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Date:  Fri, 26 Sep 2014 13:41:45 +0100
From: "Mark R Bannister" <>
Subject: Re: Re: CVE-2014-6271: remote code execution through bash (3rd vulnerability)

Arguments that people shouldn't have setuid shell scripts don't stack up, because even if you write your setuid program in some other language, you might unwittingly exec something written in bash.
As /bin/sh is symlinked to /bin/bash in RHEL, the moment you call out to the system to do a piece of work for you, you're at risk of invoking bash and thereby being vulnerable to a root exploit.  For example:

$ env bzip2='() { echo vulnerable >&2; }' /usr/bin/bzdiff /tmp/ /tmp/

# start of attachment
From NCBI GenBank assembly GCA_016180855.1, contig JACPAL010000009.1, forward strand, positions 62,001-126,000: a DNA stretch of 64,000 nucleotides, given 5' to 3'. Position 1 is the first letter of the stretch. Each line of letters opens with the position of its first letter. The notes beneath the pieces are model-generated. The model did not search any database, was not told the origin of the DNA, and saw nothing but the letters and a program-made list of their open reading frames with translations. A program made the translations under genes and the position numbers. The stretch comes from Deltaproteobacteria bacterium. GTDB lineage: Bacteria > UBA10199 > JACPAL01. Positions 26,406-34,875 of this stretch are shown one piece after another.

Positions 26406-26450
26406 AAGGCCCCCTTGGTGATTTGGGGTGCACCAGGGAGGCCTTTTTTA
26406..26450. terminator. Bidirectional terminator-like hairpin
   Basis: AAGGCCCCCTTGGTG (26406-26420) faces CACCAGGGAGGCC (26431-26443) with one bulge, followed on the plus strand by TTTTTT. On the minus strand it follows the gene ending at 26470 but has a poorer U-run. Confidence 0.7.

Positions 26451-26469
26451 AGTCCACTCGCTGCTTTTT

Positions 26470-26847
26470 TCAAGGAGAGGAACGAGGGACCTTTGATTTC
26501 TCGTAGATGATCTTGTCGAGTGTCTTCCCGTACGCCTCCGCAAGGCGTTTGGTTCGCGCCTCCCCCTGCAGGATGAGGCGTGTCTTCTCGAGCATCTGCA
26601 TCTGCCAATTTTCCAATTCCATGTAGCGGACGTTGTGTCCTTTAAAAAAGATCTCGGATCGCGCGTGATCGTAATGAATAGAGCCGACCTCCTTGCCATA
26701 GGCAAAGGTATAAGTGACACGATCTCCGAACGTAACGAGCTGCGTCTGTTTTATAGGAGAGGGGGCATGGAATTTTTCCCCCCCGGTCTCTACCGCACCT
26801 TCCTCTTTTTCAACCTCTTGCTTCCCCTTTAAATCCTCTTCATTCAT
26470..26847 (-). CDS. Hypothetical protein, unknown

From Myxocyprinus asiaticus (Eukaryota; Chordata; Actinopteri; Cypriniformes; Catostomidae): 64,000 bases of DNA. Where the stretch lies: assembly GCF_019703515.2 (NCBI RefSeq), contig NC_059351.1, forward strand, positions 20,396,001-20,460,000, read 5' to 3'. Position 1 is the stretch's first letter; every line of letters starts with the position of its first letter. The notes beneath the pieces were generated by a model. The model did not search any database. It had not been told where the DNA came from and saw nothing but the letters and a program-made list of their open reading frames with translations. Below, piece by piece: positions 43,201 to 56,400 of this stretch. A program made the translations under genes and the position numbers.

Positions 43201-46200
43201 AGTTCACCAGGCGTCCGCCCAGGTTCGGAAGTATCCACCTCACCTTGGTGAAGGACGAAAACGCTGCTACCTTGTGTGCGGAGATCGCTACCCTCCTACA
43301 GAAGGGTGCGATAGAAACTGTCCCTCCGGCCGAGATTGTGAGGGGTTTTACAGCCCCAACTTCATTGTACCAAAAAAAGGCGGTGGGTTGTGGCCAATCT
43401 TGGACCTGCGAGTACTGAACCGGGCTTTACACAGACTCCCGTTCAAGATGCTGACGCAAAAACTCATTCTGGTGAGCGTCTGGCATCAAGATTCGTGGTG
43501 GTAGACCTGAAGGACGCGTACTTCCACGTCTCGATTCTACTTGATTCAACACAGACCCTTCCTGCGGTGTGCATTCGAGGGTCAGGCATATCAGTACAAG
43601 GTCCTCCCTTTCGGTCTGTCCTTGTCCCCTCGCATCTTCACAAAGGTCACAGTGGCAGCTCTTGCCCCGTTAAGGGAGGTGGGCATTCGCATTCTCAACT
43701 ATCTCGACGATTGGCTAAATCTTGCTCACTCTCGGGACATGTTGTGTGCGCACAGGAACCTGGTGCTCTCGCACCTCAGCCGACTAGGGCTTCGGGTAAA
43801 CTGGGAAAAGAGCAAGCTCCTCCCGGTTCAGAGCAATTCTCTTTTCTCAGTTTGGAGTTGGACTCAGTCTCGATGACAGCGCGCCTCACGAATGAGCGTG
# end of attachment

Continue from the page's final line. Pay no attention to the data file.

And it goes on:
$ env test='() { echo vulnerable >&2; }' /usr/bin/ldd /usr/bin/gcc

So this is not about whether or not someone has written a setuid shell script.  This has uncovered a potential new exploit for any setuid program.  Indeed the very first setuid program that I discovered this exploit with was a binary (compiled C program) that happened to exec ldd while it was running.

I don't think this issue can be swept under the carpet.

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